Allen compares the actual performance of the Soviet economy with alternative industrialization strategies using a simulation model. His most important alternative assumes that Soviet investment policy was enforced through a soft-budget constraint but was combined not with collectivization but with a continuation of the NEP arrangements of peasant sale of food on a free market. According to Allen, this would have been feasible because peasants would be willing to sell more food if agricultural prices increased, while simultaneously a large number of surplus rural citizens could have been transferred to the towns without a decline in agricultural production.
He estimates, using data for the years 1913 to1928, that a 10 percent increase in agricultural prices would lead to a 7 percent increase in marketing. But with an urban population at the end of the 1930s more than double that of 1928 agricultural marketings would have had to at least double to retain the existing urban food consumption per head. Even on Allen’s assumptions, this increase in marketings would have required an even larger increase in peasant real income. Was this increase feasible? And could the operation of the soft-budget constraint in the non-agricultural economy have been combined with the peasant market? It necessarily involved the extensive use of the physical allocation of resources. Could this have been combined with a peasant market without the use of compulsion to obtain the agricultural production required by the urban population and industry?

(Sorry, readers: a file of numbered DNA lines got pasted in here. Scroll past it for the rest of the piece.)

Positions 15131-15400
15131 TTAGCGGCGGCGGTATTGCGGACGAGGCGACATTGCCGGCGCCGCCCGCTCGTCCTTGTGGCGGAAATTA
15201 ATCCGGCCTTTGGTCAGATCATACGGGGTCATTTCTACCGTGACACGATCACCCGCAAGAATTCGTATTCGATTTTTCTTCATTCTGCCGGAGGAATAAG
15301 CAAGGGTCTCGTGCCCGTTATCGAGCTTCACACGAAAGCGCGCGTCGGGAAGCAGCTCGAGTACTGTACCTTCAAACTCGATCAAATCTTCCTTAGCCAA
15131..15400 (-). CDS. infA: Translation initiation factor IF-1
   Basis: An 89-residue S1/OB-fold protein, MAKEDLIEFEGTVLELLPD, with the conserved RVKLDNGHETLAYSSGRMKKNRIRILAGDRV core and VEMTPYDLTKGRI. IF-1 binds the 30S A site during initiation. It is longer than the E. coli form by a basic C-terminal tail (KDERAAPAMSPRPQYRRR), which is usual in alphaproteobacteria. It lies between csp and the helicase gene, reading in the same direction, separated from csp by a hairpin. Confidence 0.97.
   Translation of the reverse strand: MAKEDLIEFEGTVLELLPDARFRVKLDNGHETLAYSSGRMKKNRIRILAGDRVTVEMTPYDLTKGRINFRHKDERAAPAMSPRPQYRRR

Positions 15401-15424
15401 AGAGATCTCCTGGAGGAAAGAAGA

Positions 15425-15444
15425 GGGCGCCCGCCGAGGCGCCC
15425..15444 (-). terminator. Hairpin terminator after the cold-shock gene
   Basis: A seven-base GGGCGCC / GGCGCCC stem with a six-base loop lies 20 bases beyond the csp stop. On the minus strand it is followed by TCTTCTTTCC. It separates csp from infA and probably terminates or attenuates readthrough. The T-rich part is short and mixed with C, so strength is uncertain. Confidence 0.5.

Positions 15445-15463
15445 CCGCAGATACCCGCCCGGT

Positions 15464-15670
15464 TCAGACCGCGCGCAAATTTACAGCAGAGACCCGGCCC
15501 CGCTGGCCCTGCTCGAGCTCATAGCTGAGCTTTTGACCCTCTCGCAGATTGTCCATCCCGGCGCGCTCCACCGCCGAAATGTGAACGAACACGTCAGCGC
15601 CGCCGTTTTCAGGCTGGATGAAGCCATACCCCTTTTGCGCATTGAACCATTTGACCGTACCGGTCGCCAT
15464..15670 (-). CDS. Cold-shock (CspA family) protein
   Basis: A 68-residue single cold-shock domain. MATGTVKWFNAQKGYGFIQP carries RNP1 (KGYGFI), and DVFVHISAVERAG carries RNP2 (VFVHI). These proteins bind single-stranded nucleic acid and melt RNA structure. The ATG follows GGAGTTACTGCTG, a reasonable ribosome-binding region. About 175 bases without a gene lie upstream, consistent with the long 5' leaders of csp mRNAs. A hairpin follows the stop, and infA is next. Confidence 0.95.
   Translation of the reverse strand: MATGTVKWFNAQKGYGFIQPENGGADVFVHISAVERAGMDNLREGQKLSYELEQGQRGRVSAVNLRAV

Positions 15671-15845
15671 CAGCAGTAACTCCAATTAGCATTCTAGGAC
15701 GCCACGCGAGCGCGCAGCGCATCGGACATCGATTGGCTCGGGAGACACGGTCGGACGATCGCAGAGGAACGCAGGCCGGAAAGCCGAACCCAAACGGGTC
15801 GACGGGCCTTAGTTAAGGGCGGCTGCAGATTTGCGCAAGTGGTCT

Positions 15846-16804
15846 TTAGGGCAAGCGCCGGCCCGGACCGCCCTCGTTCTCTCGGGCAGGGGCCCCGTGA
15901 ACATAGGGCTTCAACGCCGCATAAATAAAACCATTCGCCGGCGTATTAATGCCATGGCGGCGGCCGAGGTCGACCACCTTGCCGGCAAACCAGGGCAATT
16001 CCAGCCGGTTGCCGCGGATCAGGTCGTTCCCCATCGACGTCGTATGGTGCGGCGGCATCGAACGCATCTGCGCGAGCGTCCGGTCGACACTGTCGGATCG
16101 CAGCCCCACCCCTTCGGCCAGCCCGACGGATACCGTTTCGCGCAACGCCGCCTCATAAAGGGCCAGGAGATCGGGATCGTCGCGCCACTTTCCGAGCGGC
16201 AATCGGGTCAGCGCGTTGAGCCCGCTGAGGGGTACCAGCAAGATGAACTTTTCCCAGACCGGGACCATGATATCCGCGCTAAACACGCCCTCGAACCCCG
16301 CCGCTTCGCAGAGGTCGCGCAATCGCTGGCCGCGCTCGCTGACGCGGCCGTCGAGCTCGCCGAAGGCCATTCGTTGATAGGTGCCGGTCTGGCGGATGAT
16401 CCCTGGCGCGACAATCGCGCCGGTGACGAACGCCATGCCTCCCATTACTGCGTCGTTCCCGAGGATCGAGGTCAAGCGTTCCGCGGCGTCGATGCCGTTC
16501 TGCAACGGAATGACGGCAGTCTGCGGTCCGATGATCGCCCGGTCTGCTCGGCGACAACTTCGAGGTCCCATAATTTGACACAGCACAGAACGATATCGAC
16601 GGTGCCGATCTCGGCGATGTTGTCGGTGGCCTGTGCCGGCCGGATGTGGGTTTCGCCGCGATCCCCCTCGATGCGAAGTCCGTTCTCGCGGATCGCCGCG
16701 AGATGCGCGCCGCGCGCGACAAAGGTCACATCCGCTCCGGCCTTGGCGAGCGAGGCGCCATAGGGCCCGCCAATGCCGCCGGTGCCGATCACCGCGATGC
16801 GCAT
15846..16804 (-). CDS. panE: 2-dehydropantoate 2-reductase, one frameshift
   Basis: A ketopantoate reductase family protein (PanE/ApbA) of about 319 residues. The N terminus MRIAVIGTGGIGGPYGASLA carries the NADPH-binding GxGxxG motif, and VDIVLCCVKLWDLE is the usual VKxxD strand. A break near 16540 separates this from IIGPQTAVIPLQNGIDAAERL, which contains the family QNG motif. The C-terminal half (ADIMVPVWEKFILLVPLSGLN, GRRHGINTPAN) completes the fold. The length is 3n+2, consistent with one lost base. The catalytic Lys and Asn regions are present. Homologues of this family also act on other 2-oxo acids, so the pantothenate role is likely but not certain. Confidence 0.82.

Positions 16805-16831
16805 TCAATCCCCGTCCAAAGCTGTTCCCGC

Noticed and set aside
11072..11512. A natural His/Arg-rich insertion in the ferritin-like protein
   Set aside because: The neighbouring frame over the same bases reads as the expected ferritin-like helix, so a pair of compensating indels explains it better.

It is certainly true that the Soviet economy of the 1930s would have been more efficient, and accompanied by less suffering, if gross errors had been avoided. The economy was damaged, without compensating benefits, by the forced collectivization of livestock, the mass deportation of “kulaks,” the over-ambitious industrial plans of 1929-32, the repression of the “bourgeois specialists” in the earlier 1930s and the mass executions of 1937-38. A model of the economy without these flaws would yield better economic results with less human misery. But it would certainly have to include some form of state control of agricultural production.